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Topic ClosedInterview with John Fontana of Shadow Circus

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Direct Link To This Post Topic: Interview with John Fontana of Shadow Circus
    Posted: October 07 2009 at 20:12

2009 gives us the follow-up to Shadow Circus' debut album, Welcome To The Freakroom. Met by critical acclaim while creating a buzz in the progressive rock community, the band have experienced both peaks and valleys. One thing is abundantly clear, and that is Shadow Circus have emmerged from the Freakroom triumphantly and are prepared to blaze their own trail with Whispers and Screams. Soundbytes and album pre-order are available on their website.

Guitarist/keyboardist John Fontana was kind enough to grant Progarchives a one-on-one to discuss their debut, health concerns for their frontman and how it affected those closest to him, and the creation of their second album, Whispers And Screams.

Hi, John. Thank you for being gracious enough to grant
ProgArchives this interview.

John Fontana: I'm honored!

PA: Can you give us some details on what has transpired with Shadow Circus
since the release of Welcome To The Freakroom? I understand there are some
personnel changes within the band?

JF: Our original bassist, Matt Masek, joined the band when he was expecting
to move to the NY area from western Pennsylvania. After we completed the
album and began rehearsing for live shows, those plans fell through, of
course he found it difficult to keep commuting all the way to NYC from
western Pennsylvania for rehearsals each week - it was an expensive and
exhausting proposition to keep up in the long haul. Fortunately, he was able
to come in to record cello parts for three songs on Whispers and Screams, so
it's nice to still have him "in the family", so to speak.

As for our keyboardist, Zach Tenorio, we always knew that he would be very
busy with the Paul Green School of Rock, his own band, as well as his work
with Jon Anderson, and going off to attend Berklee in Boston. We expected
that talent like his, and at such a young age, would be in high demand.

PA: I also was pretty concerned about some health issues that your lead
vocalist, David Bobick, was forced to face. How is he doing?

JF: Dave had PKD (Polycystic Kidney Disease). As of last Spring, it became
apparent that he would need to either go on dialysis or have a kidney
transplant. His old friend John Kelly, who sang some background vocals on
our first album, stepped up as the donor, and he was a perfect match. On
September 11th, of all days, he had a successful transplant. Within a few
days of getting home from the hospital, he was writing lyrics and singing
his heart out! Within a few weeks, he was back in rehearsals, better than
ever. He's doing great now, probably healthier than he's been in a decade.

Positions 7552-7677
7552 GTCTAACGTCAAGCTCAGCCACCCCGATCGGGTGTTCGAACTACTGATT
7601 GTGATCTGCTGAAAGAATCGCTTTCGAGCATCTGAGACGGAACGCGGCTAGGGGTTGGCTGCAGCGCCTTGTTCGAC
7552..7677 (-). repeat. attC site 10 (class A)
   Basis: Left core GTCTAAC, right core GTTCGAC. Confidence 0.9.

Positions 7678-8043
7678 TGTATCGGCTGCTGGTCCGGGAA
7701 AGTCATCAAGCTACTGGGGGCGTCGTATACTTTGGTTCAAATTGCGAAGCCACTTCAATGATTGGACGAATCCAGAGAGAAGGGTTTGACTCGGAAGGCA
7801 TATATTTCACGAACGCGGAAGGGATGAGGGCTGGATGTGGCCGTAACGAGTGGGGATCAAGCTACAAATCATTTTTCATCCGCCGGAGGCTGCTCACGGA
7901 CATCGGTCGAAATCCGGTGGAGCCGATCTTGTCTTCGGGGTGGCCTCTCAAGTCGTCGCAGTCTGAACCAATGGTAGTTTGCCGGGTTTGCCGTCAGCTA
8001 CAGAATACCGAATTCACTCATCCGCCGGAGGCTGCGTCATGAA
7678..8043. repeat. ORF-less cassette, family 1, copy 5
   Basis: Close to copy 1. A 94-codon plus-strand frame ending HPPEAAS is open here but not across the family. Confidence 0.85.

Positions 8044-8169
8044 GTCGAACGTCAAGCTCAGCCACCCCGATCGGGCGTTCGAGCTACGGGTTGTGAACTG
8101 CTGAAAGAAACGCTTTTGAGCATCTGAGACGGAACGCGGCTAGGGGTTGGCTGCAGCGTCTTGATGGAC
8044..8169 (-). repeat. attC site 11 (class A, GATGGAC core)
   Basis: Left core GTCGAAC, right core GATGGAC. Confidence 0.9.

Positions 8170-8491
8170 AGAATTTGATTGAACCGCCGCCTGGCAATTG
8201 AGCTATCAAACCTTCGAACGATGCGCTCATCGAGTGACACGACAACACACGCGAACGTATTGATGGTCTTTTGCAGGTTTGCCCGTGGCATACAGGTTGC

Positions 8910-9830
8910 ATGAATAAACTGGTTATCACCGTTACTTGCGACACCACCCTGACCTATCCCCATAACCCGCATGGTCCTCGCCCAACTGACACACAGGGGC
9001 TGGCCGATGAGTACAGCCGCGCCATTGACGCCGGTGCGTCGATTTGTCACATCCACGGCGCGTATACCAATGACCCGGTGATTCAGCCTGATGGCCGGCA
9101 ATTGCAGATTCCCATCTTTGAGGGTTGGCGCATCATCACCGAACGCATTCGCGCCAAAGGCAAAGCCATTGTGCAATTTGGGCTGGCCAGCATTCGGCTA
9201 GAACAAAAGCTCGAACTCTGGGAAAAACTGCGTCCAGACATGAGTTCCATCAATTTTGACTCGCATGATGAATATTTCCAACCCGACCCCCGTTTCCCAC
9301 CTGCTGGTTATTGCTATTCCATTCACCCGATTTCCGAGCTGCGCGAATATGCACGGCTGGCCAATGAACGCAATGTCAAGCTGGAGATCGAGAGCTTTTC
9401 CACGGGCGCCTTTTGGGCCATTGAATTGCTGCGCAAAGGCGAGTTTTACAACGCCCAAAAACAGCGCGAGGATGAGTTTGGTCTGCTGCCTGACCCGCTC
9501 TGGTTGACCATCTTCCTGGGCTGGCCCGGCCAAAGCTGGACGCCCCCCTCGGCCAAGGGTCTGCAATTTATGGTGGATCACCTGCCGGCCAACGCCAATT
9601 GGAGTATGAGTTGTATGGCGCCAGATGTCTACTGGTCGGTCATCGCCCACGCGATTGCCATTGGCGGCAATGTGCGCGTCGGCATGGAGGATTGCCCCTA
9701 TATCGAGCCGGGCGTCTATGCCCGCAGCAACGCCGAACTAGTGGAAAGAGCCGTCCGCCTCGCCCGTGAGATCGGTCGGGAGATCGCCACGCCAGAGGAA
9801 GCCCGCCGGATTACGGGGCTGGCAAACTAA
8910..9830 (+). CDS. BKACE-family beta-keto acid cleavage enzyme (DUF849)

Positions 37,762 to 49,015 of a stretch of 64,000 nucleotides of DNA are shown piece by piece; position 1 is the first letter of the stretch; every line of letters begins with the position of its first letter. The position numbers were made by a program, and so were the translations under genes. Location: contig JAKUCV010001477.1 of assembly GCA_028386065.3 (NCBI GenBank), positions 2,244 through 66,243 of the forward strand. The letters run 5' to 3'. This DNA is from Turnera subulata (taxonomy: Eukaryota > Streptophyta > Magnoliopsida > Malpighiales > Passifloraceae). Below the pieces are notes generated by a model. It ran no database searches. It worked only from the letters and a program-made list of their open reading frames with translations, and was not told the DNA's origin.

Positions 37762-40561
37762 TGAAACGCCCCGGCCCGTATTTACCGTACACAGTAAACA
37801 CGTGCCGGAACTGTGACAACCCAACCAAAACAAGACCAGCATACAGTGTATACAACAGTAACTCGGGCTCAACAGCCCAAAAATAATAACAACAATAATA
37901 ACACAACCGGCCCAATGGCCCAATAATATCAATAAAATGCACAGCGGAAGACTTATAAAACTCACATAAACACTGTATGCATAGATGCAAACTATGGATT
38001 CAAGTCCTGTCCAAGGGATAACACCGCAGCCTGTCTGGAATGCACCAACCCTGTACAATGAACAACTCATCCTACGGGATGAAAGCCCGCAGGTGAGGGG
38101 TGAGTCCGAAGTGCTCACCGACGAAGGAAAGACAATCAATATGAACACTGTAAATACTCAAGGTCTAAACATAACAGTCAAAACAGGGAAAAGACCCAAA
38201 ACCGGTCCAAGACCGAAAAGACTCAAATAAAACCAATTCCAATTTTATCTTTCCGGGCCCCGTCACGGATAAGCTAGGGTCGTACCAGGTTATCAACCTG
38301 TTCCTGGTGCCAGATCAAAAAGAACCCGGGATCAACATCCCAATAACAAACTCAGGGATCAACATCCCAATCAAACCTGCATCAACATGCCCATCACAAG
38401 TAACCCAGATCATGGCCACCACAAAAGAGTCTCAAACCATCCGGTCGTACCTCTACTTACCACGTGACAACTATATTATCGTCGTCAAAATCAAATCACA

PA: So, I'm assuming John will be getting a huge 'thank you' in the album

JF: Yes, of course!

Did you have any feelings that maybe he couldn't continue, or did you do
a 'Def Leppard' and stick by your mate?

JF: Honestly, I don't think it ever occurred to me that it might not go
well. I was very close to the situation, so I knew a lot about the process
and the expected outcome, which was always very promising. We rehearsed
right up until he went into surgery, and had the schedule for the production
of the CD in place, so we really just looked at it as a temporary
interruption. Dave insisted that we keep rehearsing during his recovery as
he didn't want any delays when he came back!

PA: To me, whenever I would contact you through ProgArchives, you never once
gave me an indication that David wouldn't be your singer.

JF: That makes sense - I don't think I ever even briefly considered it! He's
the voice and personality of Shadow Circus - if I ever have to work with
another front-man, it would not be called Shadow Circus.

PA: I know this had to have a tremendous effect on David, but how did it
affect you and the band as a whole? I can't imagine this is the same band
(psychologically) as it was a couple of years ago.

JF: Our friendships are long-standing, and we had so much history before
this that it was just taken as something to get through, a normal part of
life - something fairly serious, of course, but we had support from each
other and friends. If anything, we're all very grateful for the outcome, and
maybe it's strengthened our bond even more. So, I guess I don't feel it
changed us so much, but only because we were already such good friends.

Did it make you feel more vulnerable, or did you come out the other side
a much stronger unit?

JF: It affirmed how strongly we had always felt - if anything, it may have
given us a sense of urgency, in terms of wanting to take advantage of this
window of opportunity of good health, which can't be taken for granted, and
do what we can to its fullest potential.

PA: Before we get into the new album, Whispers & Screams, what lessons did
you learn subsequent to Welcome To The Freakroom (both positive and
negative) that you wanted to take into the recording sessions for the new
album? In my previous discussions with you, this sounds like a vastly
different project.

JF: The first album was something that we really stumbled into by accident.